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By Kim Manahan
Freshman Troy Springer wondered all day Oct. 25 how his friends and teammates knew that he had below a 1.00 grade point average.
He didn’t realize that he was one of 18 Wesley College students named in an email that had accidently been sent to all students by Mary-Alice Ozechoski, dean of students. The e-mail listed students who had earned below a 1.00 GPA.
“I am so very sorry to have made these mistakes,” Ozechoski said. “I apologize to all of the Wesley College students and faculty and staff for my mistakes and to have done everything possible to prevent any further incidents.”
This was the second incident in the past two years that Ozechoski forwarded a confidential e-mail to the student body.
Springer’s name was on the most recent one.
“I thought to myself, that has to be against the law,” he said. “I know that it was a mistake and it happens, but I think that shows a lack of responsibility.”
This accident violated the Family Educational Rights and Privacy Act (FERPA), said Eric Nelson, vice president of finance.
Originally sent by Paul Olsen to the students’ advisers, Olsen also e-mailed it to Ozechoski, who wanted to send it to her “staff,” but sent it to “students” instead.
It wasn’t done maliciously, Olsen said.
“My concern is the well-being of the students,” he said.
Friends made freshman Brittany Britt, who also made the list, aware of the situation.
“One of my friends came to me when I was on my way to my room and showed me a letter that had my name on a list,” she said. “He printed it out and was showing people that he knew what was going on.”
Britt became upset when people began confronting her about the situation.
“People look at you a lot differently,” Springer said, “which is the most aggravating part.”
About two dozen students viewed the e-mail before it was retracted, Nelson said.
Nelson told the News Journal that only about “a dozen or so” students opened the e-mail before it was retracted.
Two retractions were sent out within the next half hour.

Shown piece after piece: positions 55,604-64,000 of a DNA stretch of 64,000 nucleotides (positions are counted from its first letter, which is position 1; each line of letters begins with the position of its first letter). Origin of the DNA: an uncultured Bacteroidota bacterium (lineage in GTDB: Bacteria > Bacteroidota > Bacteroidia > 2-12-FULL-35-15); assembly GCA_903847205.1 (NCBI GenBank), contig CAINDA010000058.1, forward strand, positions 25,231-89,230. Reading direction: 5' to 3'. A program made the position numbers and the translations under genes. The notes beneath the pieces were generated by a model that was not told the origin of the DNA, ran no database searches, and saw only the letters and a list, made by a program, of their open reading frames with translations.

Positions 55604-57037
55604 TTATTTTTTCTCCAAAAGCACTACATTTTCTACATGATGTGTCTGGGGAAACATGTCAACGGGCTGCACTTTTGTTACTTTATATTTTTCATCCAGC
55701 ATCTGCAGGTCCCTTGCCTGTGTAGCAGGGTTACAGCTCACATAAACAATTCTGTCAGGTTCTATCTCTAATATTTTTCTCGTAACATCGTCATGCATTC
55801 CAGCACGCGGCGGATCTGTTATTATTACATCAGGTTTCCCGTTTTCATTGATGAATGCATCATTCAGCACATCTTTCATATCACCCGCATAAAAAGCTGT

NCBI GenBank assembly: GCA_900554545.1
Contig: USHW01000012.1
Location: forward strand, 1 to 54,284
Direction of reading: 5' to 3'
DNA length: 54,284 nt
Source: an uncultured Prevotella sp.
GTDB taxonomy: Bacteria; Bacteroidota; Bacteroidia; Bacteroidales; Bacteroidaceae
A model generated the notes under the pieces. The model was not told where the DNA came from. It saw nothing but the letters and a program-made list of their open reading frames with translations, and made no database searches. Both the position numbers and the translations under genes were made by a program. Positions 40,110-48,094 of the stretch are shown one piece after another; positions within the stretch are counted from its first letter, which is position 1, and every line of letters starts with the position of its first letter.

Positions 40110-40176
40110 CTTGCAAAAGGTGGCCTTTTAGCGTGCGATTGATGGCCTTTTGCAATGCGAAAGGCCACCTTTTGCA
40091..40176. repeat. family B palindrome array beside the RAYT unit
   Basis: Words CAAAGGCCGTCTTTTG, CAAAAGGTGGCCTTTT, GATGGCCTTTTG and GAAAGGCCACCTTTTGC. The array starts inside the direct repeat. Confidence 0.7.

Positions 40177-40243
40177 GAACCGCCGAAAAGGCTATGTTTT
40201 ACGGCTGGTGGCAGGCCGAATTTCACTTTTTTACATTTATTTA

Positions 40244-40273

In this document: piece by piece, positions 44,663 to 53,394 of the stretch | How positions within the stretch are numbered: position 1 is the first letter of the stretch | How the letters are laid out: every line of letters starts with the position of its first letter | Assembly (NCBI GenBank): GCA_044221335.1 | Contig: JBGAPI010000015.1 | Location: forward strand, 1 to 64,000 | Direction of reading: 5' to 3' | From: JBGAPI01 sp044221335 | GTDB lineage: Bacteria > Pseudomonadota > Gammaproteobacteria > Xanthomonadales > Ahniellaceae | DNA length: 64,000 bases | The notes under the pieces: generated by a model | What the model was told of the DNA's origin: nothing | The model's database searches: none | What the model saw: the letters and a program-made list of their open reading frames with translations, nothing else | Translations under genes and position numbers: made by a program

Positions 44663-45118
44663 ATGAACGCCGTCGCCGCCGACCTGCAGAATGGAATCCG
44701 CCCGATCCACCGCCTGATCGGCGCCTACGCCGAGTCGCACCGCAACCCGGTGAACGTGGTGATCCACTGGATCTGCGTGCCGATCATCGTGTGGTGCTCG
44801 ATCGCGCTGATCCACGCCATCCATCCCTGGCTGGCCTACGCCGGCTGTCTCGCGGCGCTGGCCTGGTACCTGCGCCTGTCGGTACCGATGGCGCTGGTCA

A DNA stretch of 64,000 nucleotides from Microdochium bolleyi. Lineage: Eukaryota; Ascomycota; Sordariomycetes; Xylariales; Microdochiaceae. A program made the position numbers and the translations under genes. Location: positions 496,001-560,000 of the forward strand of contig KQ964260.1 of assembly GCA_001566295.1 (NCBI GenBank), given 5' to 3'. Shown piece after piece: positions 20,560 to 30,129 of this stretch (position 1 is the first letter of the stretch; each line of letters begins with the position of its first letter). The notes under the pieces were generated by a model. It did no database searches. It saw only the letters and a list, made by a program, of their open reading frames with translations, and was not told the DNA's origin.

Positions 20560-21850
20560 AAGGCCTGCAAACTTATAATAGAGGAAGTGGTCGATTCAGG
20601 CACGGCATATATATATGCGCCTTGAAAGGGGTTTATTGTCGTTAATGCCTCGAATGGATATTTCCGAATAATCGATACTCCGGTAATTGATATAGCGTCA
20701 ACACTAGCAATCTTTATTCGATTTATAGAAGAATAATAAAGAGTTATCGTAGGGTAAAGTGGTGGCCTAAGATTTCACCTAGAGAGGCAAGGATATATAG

“After the e-mail is opened, it remains in the mailbox,” Nelson said. “[Retractions] only get unread emails back.”
The mistake made its way to several news outlets, including the Wilmington News Journal, USA Today, and Inside Higher Education, all of whom emphasized a line Olsen wrote about a failing student: “…the hole she has dug is deeper than the mine shaft in Chile.”
No one knows who e-mailed the message to the News Journal.
“It’s a negative reflection, but I think we need to use it as a learning experience,” Nelson said.
The Department of Education has not cited Wesley, he said. Wesley self-reported the incident to the department.
Actions to prevent this from happening again have already taken affect.
“Before a campus wide e-mail is sent, it has to be approved by two different people,” Nelson said.
Ozechoski apologized to the campus community for her mistakes.
“I have done everything possible to prevent any further incidents,” she said.
Mass e-mails from student life have been sent out from the address firstname.lastname@example.org.
President Johnston sent an apology to the named students.
“Wesley tried sending me a letter saying they were sorry,” Springer said. “Someone from upstairs in the college center set up a meeting too.”
He did not attend, though.
“I have other things that are more important than someone sitting behind a desk telling me something I have heard before,” Springer said.
An e-mail apology was also sent out.
“The college had sent a letter to me stating that they were sorry about what happened,” Britt said. “They didn’t state how it happened or why.”
For Britt, it is a very important issue.
“We are considering taking [legal] action,” she said.
According to FERPA rules, no legal action can be taken, although a school may be cited by the DOE. If enough citations are accumulated, the school could lose its federal funding.